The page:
Only 15 days ago, part of the formula that had enabled the Chiefs to win seven of their previous eight games was the fact that they hadn’t allowed a rushing touchdown all season.
How much of that was quirk for a team giving up nearly five yards a carry and how much reflected a red-zone siege mentality of “they’re not in until they’re in” was a matter of conjecture.
At least for the moment, alas, the evidence suggests the distinction was more about a fool’s gold peculiarity than it was a reflection of some sort of immovable force.
The Chiefs were forced to swig that truth serum by fellows named Latavius Murray (112 yards) of Oakland and C.J. Anderson (168) of Denver and their supporting casts in back-to-back division losses that left them 30th in the NFL in yards rushing allowed.
It’s perhaps all the more telling that Murray, who missed the second half because of a concussion, had only 54 career yards before the Chiefs’ 24-20 loss to the Raiders, and Anderson had just 368 (albeit 167 the week before).
Those outbursts, as much as anything else, explain how the Chiefs have gone from tied for first place in the AFC West to 7-5 and thrashing in a quagmire of teams scrounging for a wild-card berth.
The good news, such as it is, is that it’s now become a problem that’s so undeniable to the Chiefs as to be a prime point of emphasis … even if it might require a multi-layered fix.
It’s not always easy to quantify “what causes what,” coolly clinical Chiefs defensive coordinator Bob Sutton said, adding, “There’s a lot of issues going on at once out there.”
Part of the problem actually is tethered to what the Chiefs’ defense does best. Better than anyone in the NFL, in fact: defend the pass.
As they’re yielding 136.4 yards a game on the ground, including a team five-year-worst of 199 a game over the last three games, they’re allowing only 203.5 yards a game through the air.
“Sometimes, you’re willing to take a few body blows to not let Peyton (Manning, the Denver quarterback) have what he wants,” Sutton said. “It’s big tradeoffs.”
But is it overcompensating?
Linebacker Tamba Hali suggested as much, at least in terms of mentality, if not schemes.
“I think we come in and maybe we want to pass rush, we want to stop the passing, and we forget that the only way we can get that done is to play the run,” he said. “And our guys have to embrace that and not come into the game just thinking pass rush.”
Sutton smiled at that notion.
Maybe it’s true in certain isolated instances, he suggested, but it’s not in the big picture.
“I wish it were that simple,” he said. “We could solve that problem easy.”
As best Sutton can identify it, at least for public consumption, it’s more about two specific areas: third-down conversions and, most glaringly, a deterioration of tackling technique.
Oakland converted 50 percent of its third downs, for instance. And along the way to sagging behind 17-0 to Denver, the Chiefs allowed the Broncos to wriggle out of their first seven third-down situations, including five for five yards or more and two into touchdowns.
“Get off the field on third down; that’s what complicates all these issues,” Sutton said, later adding, “Because every time you stay out there, then the sequence starts over.”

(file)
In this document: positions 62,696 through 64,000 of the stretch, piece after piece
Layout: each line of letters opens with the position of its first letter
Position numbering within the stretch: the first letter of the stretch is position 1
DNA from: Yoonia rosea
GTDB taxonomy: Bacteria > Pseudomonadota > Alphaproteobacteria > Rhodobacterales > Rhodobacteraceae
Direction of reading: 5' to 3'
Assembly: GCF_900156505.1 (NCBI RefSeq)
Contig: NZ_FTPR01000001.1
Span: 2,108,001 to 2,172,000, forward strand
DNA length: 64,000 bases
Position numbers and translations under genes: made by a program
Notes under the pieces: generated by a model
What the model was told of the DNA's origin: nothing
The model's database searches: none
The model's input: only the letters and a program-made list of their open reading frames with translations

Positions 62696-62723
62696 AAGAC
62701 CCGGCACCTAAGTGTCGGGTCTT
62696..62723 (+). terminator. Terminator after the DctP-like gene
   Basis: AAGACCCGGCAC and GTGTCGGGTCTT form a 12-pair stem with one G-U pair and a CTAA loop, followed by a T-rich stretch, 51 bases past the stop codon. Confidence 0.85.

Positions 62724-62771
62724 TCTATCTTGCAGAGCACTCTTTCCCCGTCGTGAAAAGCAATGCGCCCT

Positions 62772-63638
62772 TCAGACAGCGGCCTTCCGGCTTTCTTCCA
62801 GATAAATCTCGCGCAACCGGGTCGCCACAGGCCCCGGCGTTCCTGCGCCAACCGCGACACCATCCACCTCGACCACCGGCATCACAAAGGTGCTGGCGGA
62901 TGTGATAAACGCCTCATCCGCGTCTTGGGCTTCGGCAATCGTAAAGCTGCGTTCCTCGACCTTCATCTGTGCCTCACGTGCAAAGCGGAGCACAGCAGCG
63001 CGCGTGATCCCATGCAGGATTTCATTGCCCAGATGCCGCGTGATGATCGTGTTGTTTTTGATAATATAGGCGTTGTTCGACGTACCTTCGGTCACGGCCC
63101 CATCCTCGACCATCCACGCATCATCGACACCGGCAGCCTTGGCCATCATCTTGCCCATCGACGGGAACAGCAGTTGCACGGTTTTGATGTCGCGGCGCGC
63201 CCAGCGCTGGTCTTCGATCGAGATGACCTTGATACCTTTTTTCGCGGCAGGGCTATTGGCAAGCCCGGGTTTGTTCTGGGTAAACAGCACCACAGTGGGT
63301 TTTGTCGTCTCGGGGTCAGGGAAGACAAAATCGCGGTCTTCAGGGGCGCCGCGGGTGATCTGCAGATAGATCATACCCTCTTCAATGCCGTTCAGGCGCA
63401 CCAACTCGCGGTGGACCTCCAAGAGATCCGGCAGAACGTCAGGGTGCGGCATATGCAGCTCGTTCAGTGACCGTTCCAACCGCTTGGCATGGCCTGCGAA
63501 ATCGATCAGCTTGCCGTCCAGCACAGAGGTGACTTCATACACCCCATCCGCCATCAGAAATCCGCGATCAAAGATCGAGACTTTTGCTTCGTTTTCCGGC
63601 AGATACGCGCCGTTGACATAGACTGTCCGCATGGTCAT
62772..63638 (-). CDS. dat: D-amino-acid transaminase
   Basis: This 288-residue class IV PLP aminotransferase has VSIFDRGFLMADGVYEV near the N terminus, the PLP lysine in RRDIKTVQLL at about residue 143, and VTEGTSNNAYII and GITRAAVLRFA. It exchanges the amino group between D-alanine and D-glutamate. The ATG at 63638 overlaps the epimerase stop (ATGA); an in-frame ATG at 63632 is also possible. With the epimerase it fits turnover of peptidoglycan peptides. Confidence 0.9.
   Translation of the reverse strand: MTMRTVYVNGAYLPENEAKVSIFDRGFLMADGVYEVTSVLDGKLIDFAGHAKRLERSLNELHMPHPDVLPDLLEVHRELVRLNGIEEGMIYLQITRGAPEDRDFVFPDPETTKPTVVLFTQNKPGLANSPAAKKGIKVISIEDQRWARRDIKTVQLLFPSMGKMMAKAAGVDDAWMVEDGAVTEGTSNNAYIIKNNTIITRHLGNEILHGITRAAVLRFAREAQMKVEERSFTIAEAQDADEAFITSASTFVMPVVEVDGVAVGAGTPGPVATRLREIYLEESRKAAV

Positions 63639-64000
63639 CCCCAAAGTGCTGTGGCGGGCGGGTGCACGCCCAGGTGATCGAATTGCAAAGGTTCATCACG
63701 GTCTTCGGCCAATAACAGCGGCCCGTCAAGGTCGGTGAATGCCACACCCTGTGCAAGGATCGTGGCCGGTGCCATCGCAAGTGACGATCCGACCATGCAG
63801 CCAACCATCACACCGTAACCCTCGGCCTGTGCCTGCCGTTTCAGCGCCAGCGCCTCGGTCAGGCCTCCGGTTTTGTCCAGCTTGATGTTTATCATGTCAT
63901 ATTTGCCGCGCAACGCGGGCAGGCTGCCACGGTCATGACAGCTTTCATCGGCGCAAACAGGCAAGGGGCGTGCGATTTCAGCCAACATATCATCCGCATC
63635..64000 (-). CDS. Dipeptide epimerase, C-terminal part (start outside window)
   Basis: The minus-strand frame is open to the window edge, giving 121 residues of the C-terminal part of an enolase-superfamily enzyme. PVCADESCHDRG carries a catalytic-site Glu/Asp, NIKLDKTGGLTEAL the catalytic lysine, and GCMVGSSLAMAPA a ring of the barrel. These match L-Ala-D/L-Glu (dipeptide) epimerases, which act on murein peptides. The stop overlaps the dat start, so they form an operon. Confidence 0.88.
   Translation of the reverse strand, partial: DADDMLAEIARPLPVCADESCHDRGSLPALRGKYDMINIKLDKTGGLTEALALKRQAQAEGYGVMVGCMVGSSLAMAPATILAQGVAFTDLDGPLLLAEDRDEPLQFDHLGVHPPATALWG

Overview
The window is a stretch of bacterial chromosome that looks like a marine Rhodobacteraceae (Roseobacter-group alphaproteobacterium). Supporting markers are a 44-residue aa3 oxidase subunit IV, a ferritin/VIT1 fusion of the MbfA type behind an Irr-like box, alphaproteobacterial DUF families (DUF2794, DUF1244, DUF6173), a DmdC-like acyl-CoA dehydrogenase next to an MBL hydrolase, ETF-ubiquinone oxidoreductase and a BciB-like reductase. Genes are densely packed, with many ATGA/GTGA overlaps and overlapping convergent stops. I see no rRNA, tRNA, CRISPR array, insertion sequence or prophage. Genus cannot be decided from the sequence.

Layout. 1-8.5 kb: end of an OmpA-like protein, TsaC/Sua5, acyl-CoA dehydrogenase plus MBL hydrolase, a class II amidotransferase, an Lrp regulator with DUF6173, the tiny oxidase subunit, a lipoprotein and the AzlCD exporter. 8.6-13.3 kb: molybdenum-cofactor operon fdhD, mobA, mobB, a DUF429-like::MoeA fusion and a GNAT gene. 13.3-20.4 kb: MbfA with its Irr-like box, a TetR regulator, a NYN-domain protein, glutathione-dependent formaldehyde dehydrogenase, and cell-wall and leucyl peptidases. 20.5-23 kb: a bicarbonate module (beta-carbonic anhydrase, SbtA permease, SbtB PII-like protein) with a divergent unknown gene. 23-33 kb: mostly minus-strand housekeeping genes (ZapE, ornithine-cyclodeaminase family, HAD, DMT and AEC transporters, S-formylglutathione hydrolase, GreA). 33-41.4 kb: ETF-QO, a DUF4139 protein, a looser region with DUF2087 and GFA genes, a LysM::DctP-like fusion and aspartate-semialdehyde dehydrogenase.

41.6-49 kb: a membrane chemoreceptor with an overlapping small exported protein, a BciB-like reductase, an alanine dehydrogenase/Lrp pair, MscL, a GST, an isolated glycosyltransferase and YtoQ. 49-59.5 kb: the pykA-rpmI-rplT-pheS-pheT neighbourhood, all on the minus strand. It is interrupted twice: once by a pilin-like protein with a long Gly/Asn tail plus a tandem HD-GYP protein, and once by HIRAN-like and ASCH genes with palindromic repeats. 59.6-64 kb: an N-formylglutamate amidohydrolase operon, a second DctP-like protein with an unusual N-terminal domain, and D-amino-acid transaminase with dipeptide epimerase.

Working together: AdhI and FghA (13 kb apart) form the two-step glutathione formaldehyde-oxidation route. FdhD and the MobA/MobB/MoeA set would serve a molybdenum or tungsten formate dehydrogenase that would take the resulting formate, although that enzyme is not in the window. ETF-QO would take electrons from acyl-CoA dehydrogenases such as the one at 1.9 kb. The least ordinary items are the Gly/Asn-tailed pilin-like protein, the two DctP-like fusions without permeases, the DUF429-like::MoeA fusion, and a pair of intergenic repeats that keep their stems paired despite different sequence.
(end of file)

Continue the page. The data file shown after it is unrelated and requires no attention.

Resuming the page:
That’s both enabled and exposed what’s really become an unacceptable sequence for the Chiefs: the procession of missed tackles.
They had 15 whiffs against Denver, their most since faltering on 17 in the unsightly opener against Tennessee, and they missed on 14 two weeks before against Seattle.
On some plays, the Chiefs are less in position to pile on than they have just been pylons.
So, just tackle better, right?
There’s no real secret to that, Sutton said, not at this level. It’s ultimately a matter of technique that most have long ago mastered.
But even that isn’t as simplistic a correction as it might seem, in part because NFL teams don’t practice live during the season and in part because there’s more intricacy to any tackle than just the moment of would-be contact.
“It’s not just run over there and grab the guy,” cornerback Sean Smith said, laughing.
Instead, it’s about angles and leverage and, of course, technique, all of which is influenced by the unique dynamics of any unfolding play.
“The more stout you are up front, the less the ball comes through fast, OK, and when it doesn’t come through fast, usually you can get in pretty good position to tackle,” Sutton said.
The ball has, in fact, been coming through faster.
And when it does …
“To me, tackling is always about knowing how to enter a tackle,” Sutton said. “So you’re trying to judge where the ball carrier is, what kind of speed he has … and then how am I going to enter this tackle? Because if I don’t enter it properly, I’m going to have a hard time tackling.
“That’s the first part. The second part is understanding, ‘Where’s my help … when I tackle?’ Because I don’t want to be in many situations where it’s just me. I want to know, can I use the sideline? Can I use my next guy coming in here?
“I’ve got to be able to process all that information that’s happening as the play comes out.”
Now it’s up to the Chiefs to process all this information, sharpen their dulled technique and otherwise solve it before a potential playoff berth is further jeopardized with a third loss in a row on Sunday at Arizona.
“I’m pretty sure,” Smith said, “they’re going to try to run the ball on us as well.”